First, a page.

Table 1.  Summary of the structural attributes of haustoria formed by Rhinanthus minor on three potential host species
CharacteristicsHost species
Cynosurus cristatusLeucanthemum vulgarePlantago lanceolata
  1. Symbols indicate references for each observation: *Cameron (2004); Cameron et al. (2006); Rümer et al. (in press); §Fig. 2 (this study).

Of successful penetration:
 Fully differentiated hyaline body present in haustoriumYes*‡No*‡No*‡
 Secondary xylem present in the endophyteYes*†‡§No*†‡No/rarely*†‡
 Oscula formed by the parasiteYes*No*†‡No*†‡
 Parasite penetration of host xylem vesselsYes*†‡§No*†‡No*†‡
 Haustorium encompasses/crushes host root?Yes*†‡§No*†‡§No*†‡§
Of resistance responses (in the potential host):
 Lignification at host–parasite interfaceNo*†‡§Yes*†‡§No*†‡§
 Host cell death at host–parasite interfaceNo*†‡§No*†‡§Yes*†‡§
 Occlusion/thickening of host vasculatureNo§Yes§Yes§

Parasite biomass

Individuals of R. minor attached to the grass C. cristatus achieved a significantly larger biomass than those attached to either L. vulgare or P. lanceolata (Fig. 3; one-way anova, df = 2,8, F = 7.5, P = 0.023).

Figure 3.

Biomass (mg per plant) achieved by Rhinanthus minor growing on three different hosts, Cynosurus cristatus, Leucanthemum vulgare and Plantago lanceolata. Error bars, +1 SE. Bars sharing the same letter are not significantly different (one-way anova followed by Fisher's multiple comparison test: P > 0.05, n = 3).

Amounts of 15N uptake

The parasites attached to C. cristatus sequestered significantly more of the 15N tracer than those attached to either L. vulgare or P. lanceolata (Fig. 4a; one-way anova, df = 2,8, F = 8.07, P = 0.020). There were no significant differences between the amount of 15N present in either roots (Fig. 4b; one-way anova, df = 2,8, F = 0.89, P = 0.459) or shoots (Fig. 4c; one-way anova, df = 2,8, F = 1.99, P = 0.217) of the three host species. There were no significant differences between the concentration of 15N in L. vulgare and P. lanceolata tissues; however, C. cristatus tissues were significantly less concentrated in 15N than either L. vulgare or P. lanceolata (Fig. 5a; one-way anova, df = 2,8, F = 7.58, P = 0.023).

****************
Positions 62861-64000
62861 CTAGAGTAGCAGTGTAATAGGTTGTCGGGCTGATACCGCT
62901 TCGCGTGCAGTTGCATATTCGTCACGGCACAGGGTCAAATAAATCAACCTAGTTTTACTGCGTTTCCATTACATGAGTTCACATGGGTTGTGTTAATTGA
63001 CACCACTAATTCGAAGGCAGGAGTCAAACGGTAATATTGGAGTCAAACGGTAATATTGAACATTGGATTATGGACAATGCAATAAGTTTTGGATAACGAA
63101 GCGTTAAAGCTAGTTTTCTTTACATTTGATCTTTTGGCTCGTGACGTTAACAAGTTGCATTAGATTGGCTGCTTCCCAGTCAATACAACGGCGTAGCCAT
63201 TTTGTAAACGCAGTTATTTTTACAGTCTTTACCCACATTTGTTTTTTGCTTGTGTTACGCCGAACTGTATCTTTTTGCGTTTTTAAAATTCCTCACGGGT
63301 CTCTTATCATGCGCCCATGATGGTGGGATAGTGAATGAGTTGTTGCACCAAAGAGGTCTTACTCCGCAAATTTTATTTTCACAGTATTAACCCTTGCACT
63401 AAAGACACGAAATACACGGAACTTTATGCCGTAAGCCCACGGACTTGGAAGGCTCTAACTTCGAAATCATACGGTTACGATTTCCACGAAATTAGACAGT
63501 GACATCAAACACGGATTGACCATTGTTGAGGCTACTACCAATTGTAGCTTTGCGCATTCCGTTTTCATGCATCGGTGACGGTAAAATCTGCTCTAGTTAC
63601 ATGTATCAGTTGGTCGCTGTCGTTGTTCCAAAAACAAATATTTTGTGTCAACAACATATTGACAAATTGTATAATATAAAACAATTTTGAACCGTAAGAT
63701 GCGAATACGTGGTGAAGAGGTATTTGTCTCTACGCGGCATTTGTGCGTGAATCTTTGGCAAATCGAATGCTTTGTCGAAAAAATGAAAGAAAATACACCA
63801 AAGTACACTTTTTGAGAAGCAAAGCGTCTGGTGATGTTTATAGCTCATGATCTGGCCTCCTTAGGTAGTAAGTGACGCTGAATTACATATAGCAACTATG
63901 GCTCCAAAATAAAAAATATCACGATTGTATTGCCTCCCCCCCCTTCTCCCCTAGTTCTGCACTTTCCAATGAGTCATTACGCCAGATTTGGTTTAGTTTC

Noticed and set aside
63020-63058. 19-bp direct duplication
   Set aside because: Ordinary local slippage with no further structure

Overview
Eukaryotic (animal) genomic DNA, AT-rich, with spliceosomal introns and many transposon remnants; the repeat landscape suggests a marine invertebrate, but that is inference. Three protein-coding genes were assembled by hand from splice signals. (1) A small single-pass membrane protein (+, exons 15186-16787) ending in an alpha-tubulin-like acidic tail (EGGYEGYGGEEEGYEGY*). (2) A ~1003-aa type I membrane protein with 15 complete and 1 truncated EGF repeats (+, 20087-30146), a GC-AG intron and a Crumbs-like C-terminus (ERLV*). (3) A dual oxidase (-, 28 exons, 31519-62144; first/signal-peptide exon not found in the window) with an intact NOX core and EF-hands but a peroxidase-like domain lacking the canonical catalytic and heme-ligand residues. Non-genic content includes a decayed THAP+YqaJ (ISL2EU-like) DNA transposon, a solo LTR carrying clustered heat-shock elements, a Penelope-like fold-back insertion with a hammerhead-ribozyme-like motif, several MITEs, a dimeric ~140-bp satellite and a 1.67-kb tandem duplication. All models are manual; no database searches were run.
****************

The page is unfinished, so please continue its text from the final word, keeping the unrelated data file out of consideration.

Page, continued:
Figure 4.

Amount of 15N (mg per plant) present in the parasite (Rhinanthus minor) growing on three different hosts, Cynosurus cristatus, Leucanthemum vulgare and Plantago lanceolata (a); and present in the roots (b) and shoots (c) of the three host species. Error bars, +1 SE. Bars sharing the same letter are not significantly different (one-way anova followed by Fisher's multiple comparison test: P > 0.05, n = 3).

Figure 5.

(a) Concentration of 15N (mg g−1 host tissue) present in the three different hosts, Cynosurus cristatus, Leucanthemum vulgare and Plantago lanceolata; (b) percentage of the total 15N pool present in the parasite (Rhinanthus minor) growing on the same three host species. Error bars, +1 SE. Bars sharing the same letter are not significantly different (one-way anova followed by Fisher's multiple comparison test: P > 0.05, n = 3).

Transfer of 15N tracer to the parasite as percentage of uptake

Rhinanthus minor attached to C. cristatus sequestered a significantly greater percentage of the total amount of 15N taken up by the host than when attached to either L. vulgare or P. lanceolata (Fig. 5b; one-way anova, df = 2,8, F = 16.15, P = 0.004). The parasite obtained 17% of the 15N resource taken up by C. cristatus, compared with only 2.5% of the 15N obtained by L. vulgare and 0.2% obtained by P. lanceolata.

Relationship between 15N uptake and parasite biomass

There was a highly significant positive relationship between the amounts of 15N abstracted by the parasite and the biomass it achieved in the experiment (regression, R2 = 0.945, P < 0.001) (Fig. 6).

Figure 6.

Relationship between uptake of 15N by the parasite Rhinanthus minor (mg per plant) and the biomass achieved by the parasite; □, Plantago. lanceolata; ○, Leucanthemum vulgare; ▵, Cynosurus cristatus. (Regression analysis: n = 9, R2 = 0.945, P < 0.001).


This study is the first to quantify the extent to which the resistance responses of forbs can constrain the abstraction of their xylem solutes by the hemiparasitic plant R. minor using a stable isotope tracer.

Along with earlier studies (Seel et al., 1993; Hwangbo, 2000) we have shown that R. minor achieves the lowest biomass when growing on the two forb species studied, L. vulgare and P. lanceolata, compared with the grass C. cristatus, on which the parasite achieved the highest biomass. Previous studies (Table 1) have shown differences in the degree of development of the haustorium formed on the three host species investigated in this study, and differences in the cellular-level responses of host roots to the invading haustoria formed by R. minor. Haustoria formed on L. vulgare and P. lanceolata never develop the hyaline body (Table 1). Furthermore, these haustoria never develop secondary xylem connections with the host (although secondary xylem has been reported in the haustoria formed on P. lanceolata, this never develops into the penetration peg; Rümer et al., in press); and oscula – the conduits between the host and parasite vasculature (Dorr, 1997) – have never been observed in either forb species. In contrast, the haustoria formed on C. cristatus are fully differentiated and display all these key features (Table 1).